I have a couple ideas that I have used with my band students as motivational tools to improve attendance. Each year, my band is invited to march in our local homecoming parade. My administration does not allow me to make it a requirement. Our first year marching in the parade, attendance was very low. Marching in the parade is still optional, but I throw a pool party for the students who choose to participate. The homecoming parade is always at the end of summer, but the weather is usually still perfect for an evening swim.

    Another motivational tool I use is similar to your popcorn and movie party. It is a movie, milk, and donut reward party for participation in Pep Band. Each year, my 5th-8th grade band members perform at four home basketball games. Again, due to administration regulations, this is optional. However, if students choose to participate in Pep Band, they are eligible to attend the reward party. Our basketball season ends right before Christmas break, so the students can look forward to the reward party right before break.

    In my few years teaching band, I have noticed that students love seeing their picture in the paper, and, usually, your local paper is happy to include the pictures and articles you submit. It might require some time on your part, but it is definitely low cost. Finally, lunch with a teacher or teacher for a day are great motivational tools that really do work with young students and even some older ones. I could not believe that my 5th grade band members wanted to eat lunch with me, but they really did. One day, I invited them to eat lunch with me in the band room if they wanted to. I expected a handful of the girls to show up. I was shocked when every single one of my 5th graders, boys and girls, entered the band room with their lunch trays. It made my day!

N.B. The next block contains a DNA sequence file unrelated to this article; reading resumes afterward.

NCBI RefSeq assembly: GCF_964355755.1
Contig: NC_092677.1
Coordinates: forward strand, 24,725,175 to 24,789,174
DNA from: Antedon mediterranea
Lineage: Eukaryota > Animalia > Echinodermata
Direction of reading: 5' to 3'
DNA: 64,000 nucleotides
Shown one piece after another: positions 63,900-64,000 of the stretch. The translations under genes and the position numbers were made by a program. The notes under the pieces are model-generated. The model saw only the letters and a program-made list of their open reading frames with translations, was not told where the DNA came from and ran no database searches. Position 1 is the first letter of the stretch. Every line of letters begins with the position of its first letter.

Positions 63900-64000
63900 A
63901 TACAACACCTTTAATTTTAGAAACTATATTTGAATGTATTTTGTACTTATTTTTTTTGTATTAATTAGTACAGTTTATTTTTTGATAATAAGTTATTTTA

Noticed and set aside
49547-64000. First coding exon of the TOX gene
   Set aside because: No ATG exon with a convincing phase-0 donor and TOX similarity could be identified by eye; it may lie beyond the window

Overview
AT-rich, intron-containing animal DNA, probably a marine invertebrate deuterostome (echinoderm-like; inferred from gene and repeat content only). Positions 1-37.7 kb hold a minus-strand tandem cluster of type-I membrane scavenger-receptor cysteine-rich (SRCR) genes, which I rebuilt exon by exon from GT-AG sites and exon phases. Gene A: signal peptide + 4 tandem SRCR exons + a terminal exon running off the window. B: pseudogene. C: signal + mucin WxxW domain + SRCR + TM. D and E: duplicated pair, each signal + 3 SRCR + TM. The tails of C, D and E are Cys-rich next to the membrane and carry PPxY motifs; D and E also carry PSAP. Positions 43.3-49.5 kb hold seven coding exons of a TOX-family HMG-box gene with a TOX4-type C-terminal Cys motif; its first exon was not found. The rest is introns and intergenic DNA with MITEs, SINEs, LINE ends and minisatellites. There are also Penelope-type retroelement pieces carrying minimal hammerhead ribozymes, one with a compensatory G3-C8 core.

2. patti b
    Dec 06, 2011 @ 03:57:03

    I like the ideas that have been presented here. The “poppin’ performances” especially caught my attention as well. I will give that a try! One of my schools does a uniform reward system where the students receive “kudos” for good choices. The students keep one half and accumluate them to shop in a school store. The other half gets turned in to the office for a drawing. These “kudos” are highly motivating to the students. My other school has something similar, but it is called the a “Wildcat Wow.” There is no school store involved with the “Wow.” So, I needed something more to motivate a particular grade level at this second school. Unfortunately, I teach three regular sized classes in just two sections. This makes an already demanding group a little more difficult to control because there are 35 students. My extra motivation is a small candy treat at the end to all students who have received no warning for behavior. This has worked wonderfully. There is excellent behavior in these two class sections, and we are accomplishing a lot even with such a big group. I completely agree with the thought that giving out candy is not always ideal or healthy, so I try to limit that reward as well.